For Nobel Prize Day, Decisions recognizes Daniel Kahneman's work on the psychology of judgment and decision-making.
Decisions recognizes Kahneman’s Nobel Prize research
Nobel Prize winner Daniel Kahneman's research on the way over-confidence in decision-making can negatively impact business performance inspired Decisions.
Today, we celebrate Daniel Kahneman.
Exactly 18 years ago, Kahneman was awarded the 2002 Nobel Prize in Economic Sciences for his work on the psychology of judgment and decision-making, as well as behavioral economics. Specifically, he was awarded for developing the prospect theory, which describes how people make decisions based on the potential gain or losses relative to their individual situation – in other words, personal biases.
In his 2011 best seller, “Thinking, Fast and Slow,” Kahneman suggests that people have too much confidence in human judgment. Individual biases, when combined with poor processes and lack of preparation, lead to bad decisions.
Daniel Kahneman and Decisions
When applied to business, this over-confidence in decision-making can negatively impact business performance. Meetings are where decisions are made inside organizations and it was the inefficiency, frustration and poor decision-making that follows bad meetings that inspired our CEO Jorgen Solberg to found Decisions. As a former CTO and VP of Products for a publicly traded documents management company, he wondered if meetings could be transformed through a technology solution that empowers leaders to drive a culture of productive and collaborative meetings within their organizations.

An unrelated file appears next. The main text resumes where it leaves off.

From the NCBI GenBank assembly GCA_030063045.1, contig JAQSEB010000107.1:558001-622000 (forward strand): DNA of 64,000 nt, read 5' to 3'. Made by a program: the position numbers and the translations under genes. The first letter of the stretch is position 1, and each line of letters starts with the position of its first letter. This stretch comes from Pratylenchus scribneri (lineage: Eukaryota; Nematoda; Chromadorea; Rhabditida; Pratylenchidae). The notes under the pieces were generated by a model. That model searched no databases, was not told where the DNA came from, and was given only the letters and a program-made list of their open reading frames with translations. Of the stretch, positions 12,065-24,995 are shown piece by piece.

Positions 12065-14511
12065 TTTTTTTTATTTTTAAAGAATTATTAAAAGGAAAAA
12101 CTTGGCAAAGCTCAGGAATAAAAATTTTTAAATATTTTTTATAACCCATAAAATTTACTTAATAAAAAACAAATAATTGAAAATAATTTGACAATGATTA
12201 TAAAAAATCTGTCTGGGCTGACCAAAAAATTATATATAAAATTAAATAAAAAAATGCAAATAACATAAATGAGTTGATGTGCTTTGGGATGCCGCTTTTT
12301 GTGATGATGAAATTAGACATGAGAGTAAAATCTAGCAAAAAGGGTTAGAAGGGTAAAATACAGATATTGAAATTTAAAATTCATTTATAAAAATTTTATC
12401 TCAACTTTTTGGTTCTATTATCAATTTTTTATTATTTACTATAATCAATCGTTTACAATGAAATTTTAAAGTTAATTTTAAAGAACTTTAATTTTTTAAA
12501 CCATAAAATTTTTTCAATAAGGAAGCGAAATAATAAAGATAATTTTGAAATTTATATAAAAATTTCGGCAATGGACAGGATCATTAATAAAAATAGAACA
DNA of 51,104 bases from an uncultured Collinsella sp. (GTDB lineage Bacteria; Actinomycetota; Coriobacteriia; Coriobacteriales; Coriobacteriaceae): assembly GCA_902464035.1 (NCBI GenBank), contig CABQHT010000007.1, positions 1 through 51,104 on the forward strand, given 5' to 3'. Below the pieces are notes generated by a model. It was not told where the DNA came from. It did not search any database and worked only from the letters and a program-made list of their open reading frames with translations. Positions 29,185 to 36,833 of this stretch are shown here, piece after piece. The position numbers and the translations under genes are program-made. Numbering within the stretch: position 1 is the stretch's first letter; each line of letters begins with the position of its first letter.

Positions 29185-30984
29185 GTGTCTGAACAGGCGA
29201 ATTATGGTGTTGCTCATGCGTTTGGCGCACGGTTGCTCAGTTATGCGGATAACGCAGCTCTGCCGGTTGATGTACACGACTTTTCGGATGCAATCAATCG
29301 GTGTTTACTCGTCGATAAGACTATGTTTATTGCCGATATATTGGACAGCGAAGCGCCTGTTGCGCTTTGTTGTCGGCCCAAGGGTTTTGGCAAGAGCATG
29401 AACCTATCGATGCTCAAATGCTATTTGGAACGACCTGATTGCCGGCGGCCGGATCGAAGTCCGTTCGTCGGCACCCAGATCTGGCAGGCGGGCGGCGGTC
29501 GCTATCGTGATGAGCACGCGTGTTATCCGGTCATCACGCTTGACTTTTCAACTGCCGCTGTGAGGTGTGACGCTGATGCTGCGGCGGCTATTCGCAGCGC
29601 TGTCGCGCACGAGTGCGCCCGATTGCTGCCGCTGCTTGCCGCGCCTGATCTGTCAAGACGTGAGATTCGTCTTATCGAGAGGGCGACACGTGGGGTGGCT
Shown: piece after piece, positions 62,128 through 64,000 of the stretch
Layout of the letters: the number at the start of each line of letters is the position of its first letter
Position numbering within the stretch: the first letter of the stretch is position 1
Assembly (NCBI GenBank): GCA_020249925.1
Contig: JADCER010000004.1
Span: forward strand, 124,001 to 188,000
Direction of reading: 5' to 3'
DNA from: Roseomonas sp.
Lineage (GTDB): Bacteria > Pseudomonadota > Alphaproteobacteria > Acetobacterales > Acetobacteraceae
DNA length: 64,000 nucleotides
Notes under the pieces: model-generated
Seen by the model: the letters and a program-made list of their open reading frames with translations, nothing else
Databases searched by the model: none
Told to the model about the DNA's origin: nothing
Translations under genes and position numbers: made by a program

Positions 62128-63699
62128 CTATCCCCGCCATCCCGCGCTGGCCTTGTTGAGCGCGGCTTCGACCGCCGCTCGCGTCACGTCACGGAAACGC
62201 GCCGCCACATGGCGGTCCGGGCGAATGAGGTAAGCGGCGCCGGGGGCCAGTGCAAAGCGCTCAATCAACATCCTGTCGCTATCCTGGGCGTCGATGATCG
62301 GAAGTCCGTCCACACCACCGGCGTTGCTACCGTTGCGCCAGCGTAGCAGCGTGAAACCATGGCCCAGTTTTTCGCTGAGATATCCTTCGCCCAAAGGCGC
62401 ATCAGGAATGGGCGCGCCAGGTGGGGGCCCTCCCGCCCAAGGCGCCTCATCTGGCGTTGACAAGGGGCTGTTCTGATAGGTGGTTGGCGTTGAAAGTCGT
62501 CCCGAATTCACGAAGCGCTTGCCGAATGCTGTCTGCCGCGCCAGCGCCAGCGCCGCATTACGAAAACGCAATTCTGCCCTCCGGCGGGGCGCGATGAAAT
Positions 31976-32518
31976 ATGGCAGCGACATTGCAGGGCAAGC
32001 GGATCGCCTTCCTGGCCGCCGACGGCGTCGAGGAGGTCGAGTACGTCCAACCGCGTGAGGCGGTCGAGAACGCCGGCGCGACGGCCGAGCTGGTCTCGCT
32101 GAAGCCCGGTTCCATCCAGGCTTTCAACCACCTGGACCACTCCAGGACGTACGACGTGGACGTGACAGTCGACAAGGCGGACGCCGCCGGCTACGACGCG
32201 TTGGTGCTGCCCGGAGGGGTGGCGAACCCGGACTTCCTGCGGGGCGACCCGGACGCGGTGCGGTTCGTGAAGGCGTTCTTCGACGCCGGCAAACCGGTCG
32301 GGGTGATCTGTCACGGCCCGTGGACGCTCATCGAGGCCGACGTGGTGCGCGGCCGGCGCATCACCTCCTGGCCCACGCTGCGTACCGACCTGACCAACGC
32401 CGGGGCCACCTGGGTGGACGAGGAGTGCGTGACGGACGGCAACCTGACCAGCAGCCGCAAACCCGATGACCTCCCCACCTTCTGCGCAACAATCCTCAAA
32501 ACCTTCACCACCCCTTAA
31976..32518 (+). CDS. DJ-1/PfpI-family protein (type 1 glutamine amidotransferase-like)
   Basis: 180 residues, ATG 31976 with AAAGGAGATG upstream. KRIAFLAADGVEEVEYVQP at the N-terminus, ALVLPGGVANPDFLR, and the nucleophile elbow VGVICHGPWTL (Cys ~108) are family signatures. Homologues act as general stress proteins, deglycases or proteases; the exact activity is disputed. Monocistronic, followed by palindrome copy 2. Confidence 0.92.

The Meeting Engagement Score™
Decisions is a technology solution with product features and process that improves meetings. But it is more than an agenda builder and minutes templates.
Solberg also created the Meeting Engagement Score™ alongside organizational psychologist and former Decisions advisor Knut Ivar Karevold. The Meeting Engagement Score™ applies organizational psychology to meetings by assessing meeting attendee preparedness based on indicators of attendee engagement and agenda quality. The ultimate goal of the algorithm is to ensure the meeting organizer is creating an agenda that sets participants up for success and that participants are using that agenda and related attachments to properly prepare in advance, resulting in more unbiased, educated decision-making in the meeting itself.
Improve Your Meetings Today
Download Decisions from AppSource to foster more informed decision-making and productive meeting collaboration.